While no one plans to run out of money during retirement, the longer folks live, the harder it becomes to sustain the necessary income to provide for living expenses.  A reverse mortgage is one option that may be considered for seniors needing addition income.  However, care should be taken to make sure that all of the resulting consequences have been considered before entering into a reverse mortgage.

Amendments to the Texas Constitution concerning reverse mortgages are currently scheduled for approval during the November 5, 2013, general election.  If approval, these amendments will become effective upon proclamation by Governor Perry.

R. Scott Alagood is board certified in Residential and Commercial Real Estate Law by the Texas Board of Legal Specialization.  Scott may be contacted at alagood@dentonlaw.com and http://www.dentonlaw.com.

 

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Employers can breathe a limited sigh of relief in the state of Texas.  Some employers claimed that they could not hire and retain otherwise qualified and productive adults who had criminal records, even though they had served their time and were rehabilitated, for fear of being sued for negligent hiring or negligent supervision.  HB 1188, and codified in Chapter 142 of the Texas Civil Practice & Remedies Code, was passed and enacted into law effective September 1, 2013, which now provides that a lawsuit may not be brought against an employer, general contractor, premises owner, or other third party solely for negligent hiring or failing to adequately supervise an employee, based on evidence that the employee has been convicted of an offense.  This was claimed to be an important stamp for employers because approximately 20 percent of Texas adults are reported to have a criminal record.  Of course, HB 1188 does not, amongst other things, preclude a lawsuit for negligent hiring or supervision if the employer, general contractor, premises owner, or other third party, knew or should have known of the person’s conviction and the offense that was included in a list of certain specified offenses, including a sexually violent offense under Article 62.001 of the Texas Code of Criminal Procedure.

Brian T. Cartwright is Board Certified in Personal Injury Trial Law and can be reached at bcartwright@dentonlaw.com and www.dentonlaw.com

There is good news for personal injury victims in the state of Texas.  Previously, if a person injured by another person’s negligence or other wrongful conduct obtained medical treatment which their medical insurance company paid for, the insurance company could insert, and then enforce, a provision in the injured plaintiff’s medical policy which permitted the carrier to be repaid all of the money that was paid by the company as a result of the third party’s negligence or other wrongful conduct, even if that meant that the insurance company received all of the money being paid to the plaintiff.  The resulting tragedy was quickly exposed when persons suffering catastrophic injuries wound up receiving nothing, with everything instead going to the medical insurance company.  In HB 1869, known as the Subrogation Reform Bill, and begin codified in Chapter 140 of the Texas Civil Practice & Remedies Code, the Texas Legislature recently overturned the Texas Supreme Court’s decision in Fortis v. Cantu, and now caps the amount of money that the medical insurance company can be repaid in instances where the injured person is not able to realize a complete and adequate recovery for an injury sustained by the negligence or other wrongful conduct of another person.  The amounts differ depending on the circumstances; however, if you are represented by an attorney, then, effective January 1, 2014, the insurance company can only take up to 1/3 of the total recovery to satisfy any amounts that it paid out.  If the injured party is not represented by an attorney, the amount goes up to one-half.  (Unfortunately, however, HB 1869 doe snot apply to Medicare, Medicaid, CHIPS, Worker’s Compensation, and self-funded ERISA plans).  If you have suffered a personal injury in the Metroplex, including Denton County, Dallas County, or Tarrant County, as a  result of tortious conduct, including negligence, products liability, automobile accident, 18 wheeler accident, medical malpractice, or other wrongful conduct, then please contact me so we can further discuss your legal rights during a free consultation.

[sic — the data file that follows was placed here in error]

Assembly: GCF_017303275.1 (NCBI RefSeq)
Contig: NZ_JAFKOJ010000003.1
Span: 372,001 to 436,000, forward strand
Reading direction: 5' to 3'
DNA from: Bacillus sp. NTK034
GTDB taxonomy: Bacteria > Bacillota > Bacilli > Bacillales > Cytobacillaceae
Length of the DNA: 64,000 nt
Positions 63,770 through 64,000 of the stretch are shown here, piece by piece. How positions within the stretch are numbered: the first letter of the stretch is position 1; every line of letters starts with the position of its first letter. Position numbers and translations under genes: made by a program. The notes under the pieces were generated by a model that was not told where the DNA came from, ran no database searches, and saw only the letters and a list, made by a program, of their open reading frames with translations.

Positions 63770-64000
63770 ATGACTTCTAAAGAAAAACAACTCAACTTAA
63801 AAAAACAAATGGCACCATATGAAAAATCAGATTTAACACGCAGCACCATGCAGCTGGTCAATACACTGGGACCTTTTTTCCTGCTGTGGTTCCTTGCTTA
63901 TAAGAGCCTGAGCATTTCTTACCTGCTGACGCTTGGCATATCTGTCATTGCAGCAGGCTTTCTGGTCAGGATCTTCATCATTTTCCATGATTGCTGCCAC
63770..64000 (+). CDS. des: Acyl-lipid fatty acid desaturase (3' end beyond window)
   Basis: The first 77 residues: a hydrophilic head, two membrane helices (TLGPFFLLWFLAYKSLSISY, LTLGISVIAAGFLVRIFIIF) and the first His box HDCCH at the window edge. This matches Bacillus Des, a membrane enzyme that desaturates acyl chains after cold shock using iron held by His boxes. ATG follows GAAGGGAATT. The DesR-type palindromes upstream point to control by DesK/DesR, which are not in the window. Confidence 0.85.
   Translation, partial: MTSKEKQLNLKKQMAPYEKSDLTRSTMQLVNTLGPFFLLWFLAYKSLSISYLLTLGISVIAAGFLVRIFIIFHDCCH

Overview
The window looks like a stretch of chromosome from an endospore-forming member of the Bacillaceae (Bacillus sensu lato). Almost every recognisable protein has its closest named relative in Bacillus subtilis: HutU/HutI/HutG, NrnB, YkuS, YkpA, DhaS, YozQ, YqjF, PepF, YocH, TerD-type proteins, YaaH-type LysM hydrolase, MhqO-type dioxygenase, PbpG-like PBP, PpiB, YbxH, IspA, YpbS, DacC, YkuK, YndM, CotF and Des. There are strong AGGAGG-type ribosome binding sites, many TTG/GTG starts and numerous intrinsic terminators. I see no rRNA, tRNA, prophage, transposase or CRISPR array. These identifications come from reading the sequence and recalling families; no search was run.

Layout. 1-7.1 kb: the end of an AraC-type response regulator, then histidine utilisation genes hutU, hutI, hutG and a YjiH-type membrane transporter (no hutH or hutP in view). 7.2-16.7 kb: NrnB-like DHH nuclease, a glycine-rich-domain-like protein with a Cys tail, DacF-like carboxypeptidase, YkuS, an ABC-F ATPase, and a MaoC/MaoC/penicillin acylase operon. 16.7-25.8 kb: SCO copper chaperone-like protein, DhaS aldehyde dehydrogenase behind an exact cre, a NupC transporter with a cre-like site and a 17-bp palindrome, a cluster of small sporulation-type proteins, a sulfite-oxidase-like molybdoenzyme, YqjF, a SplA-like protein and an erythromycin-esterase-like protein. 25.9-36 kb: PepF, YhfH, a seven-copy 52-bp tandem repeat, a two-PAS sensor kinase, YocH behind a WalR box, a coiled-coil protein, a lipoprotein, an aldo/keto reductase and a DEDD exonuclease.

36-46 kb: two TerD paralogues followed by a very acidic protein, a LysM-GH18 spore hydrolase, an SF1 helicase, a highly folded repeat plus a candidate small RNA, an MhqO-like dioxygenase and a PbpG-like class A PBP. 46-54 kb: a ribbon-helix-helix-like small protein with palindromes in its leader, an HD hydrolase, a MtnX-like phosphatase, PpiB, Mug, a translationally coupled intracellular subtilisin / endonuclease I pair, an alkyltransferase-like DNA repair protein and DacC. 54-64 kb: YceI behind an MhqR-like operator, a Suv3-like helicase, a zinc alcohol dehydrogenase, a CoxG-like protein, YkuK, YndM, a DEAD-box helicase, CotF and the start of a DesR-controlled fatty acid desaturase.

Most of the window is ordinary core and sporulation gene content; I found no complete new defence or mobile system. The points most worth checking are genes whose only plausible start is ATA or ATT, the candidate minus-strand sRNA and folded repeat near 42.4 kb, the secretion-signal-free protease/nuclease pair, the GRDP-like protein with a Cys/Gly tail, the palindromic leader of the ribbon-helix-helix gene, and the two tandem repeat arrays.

Brian T. Cartwright is Board Certified in Personal Injury Trial Law and can be reached at bcartwright@dentonlaw.com and www.dentonlaw.com